Longitudinal associations of housework with frailty and mortality in older adults: Singapore Longitudinal Ageing Study 2
Housework may provide a sustainable form of physical activity for older adults and improve health and survival outcomes. Longitudinal studies on associations between housework status over time and health outcomes are lacking. We aim to assess the longitudinal association of intensity and duration of housework with frailty and mortality outcomes.
Among 3270 community-dwelling prospective cohort study participants, aged ≥55 years, data on light housework (N=2996) and heavy housework (N=3022) were available at baseline (March 6, 2009, to June 11, 2013) and follow-up at 3 to 5 years later, (January 16, 2013 to August 24, 2018). Median time spent per week on light (≥420min/week) and heavy (>0min/week) household activities at baseline and follow-up were used to categorise individuals into three groups (i) consistent low levels of housework at both baseline and follow-up, (ii) inconsistent high levels of housework at either baseline or follow-up and (iii) consistent high levels of housework at both baseline and follow-up. Baseline and follow-up frailty index >0.10, and all-cause, cancer and cardiovascular mortality from mean 9.5 years follow-up to March 31, 2021. Effect estimates were adjusted for socio-demographics, nutritional risk, lifestyle and other physical activities.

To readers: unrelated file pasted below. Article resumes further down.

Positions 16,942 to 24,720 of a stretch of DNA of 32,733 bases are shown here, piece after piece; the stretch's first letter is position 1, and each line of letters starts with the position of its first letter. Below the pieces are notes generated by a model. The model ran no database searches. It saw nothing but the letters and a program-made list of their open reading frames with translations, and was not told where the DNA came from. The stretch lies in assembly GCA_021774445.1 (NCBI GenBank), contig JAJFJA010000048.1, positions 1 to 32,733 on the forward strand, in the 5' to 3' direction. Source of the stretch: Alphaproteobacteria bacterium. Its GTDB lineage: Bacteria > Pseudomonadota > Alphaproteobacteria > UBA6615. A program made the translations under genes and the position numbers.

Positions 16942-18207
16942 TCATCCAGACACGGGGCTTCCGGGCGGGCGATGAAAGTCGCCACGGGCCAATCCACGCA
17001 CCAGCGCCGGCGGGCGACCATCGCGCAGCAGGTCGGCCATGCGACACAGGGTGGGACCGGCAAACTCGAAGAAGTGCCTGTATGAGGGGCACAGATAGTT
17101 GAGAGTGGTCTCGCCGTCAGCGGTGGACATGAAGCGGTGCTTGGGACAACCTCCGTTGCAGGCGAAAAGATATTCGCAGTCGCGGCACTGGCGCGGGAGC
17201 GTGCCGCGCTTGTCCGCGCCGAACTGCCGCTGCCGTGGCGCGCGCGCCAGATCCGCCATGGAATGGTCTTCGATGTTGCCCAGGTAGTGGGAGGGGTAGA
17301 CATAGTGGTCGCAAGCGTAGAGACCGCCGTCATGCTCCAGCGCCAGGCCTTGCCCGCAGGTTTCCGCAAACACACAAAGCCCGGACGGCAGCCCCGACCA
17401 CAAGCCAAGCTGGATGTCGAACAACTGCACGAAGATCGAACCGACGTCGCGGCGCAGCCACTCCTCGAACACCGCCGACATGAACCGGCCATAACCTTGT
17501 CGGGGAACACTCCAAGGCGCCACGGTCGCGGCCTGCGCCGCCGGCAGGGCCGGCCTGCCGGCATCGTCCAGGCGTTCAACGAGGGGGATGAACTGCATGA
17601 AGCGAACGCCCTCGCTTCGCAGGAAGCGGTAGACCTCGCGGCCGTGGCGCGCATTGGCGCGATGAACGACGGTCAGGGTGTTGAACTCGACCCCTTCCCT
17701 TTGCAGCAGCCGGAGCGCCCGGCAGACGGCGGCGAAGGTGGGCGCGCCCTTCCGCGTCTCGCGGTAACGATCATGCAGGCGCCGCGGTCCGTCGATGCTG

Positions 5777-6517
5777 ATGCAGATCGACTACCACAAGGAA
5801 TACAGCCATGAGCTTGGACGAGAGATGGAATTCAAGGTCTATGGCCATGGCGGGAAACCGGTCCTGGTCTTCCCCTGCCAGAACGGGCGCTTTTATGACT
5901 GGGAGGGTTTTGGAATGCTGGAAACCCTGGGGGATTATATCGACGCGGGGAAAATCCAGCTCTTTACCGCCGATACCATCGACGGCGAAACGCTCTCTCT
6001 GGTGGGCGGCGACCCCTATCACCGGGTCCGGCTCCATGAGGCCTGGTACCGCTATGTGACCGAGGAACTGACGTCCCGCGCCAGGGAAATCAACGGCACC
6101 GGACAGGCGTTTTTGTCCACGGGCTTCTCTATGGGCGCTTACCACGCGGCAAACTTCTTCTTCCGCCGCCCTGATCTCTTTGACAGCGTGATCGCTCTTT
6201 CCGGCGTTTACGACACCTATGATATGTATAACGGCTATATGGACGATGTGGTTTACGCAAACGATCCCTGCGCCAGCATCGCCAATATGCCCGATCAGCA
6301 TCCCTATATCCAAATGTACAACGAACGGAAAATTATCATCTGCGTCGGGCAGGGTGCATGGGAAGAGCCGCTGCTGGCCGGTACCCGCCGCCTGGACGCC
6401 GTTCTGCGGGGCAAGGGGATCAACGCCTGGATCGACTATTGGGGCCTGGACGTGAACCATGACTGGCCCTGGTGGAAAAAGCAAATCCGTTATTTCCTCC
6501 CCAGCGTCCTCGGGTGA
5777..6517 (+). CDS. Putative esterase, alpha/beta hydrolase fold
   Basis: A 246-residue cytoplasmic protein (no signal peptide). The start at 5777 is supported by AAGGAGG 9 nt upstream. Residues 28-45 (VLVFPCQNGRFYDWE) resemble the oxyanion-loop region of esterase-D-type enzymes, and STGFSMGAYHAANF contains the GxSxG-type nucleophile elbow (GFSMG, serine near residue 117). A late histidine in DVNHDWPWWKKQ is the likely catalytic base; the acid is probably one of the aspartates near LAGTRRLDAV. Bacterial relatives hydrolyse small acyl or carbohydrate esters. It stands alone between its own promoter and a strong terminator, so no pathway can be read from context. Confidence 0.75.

Overall, participants had mean [SD] age, 66.9 [7.8] years; 1916 [62.7%] were female. Participation in high levels of light and heavy housework consistently over time was associated with decreased odds of prefrailty/frailty at follow-up, [OR,0.61;95%CI,0.40–0.94] and [OR,0.56;95%CI,0.34–0.90] respectively, in the older group aged ≥65, compared to participants with consistent low levels of housework at baseline and follow-up. Sex-stratified analysis revealed an association between regular heavy housework participation and lower prevalence of prefrailty/frailty at follow-up in older men but not women [OR,0.31;95%CI,0.13–0.72]. Regular participation in high levels of light housework was associated with 41% lower risk of all-cause mortality [95%CI,0.36–0.96] in women but not in men, and 54% lower risk of cardiovascular mortality [95%CI,0.22–0.96].
Regular participation in above average levels of light housework is associated with decreased odds of prefrailty/frailty in older adults aged ≥65 years, and all-cause mortality in older women. Heavy housework participation is associated with decreased odds of prefrailty/frailty, especially in older men aged ≥65. Housework may be a meaningful occupation for older adults and should be encouraged for health and wellbeing.
Ministry of Education Innovation Capability Fund under Grant (R-MOE-A404-F024)
Journal/Conference/Book titleBMC Geriatrics
- 7117 (R-MOE-A404-F024) Extending Health Span and Advancing Person Centric Care in Community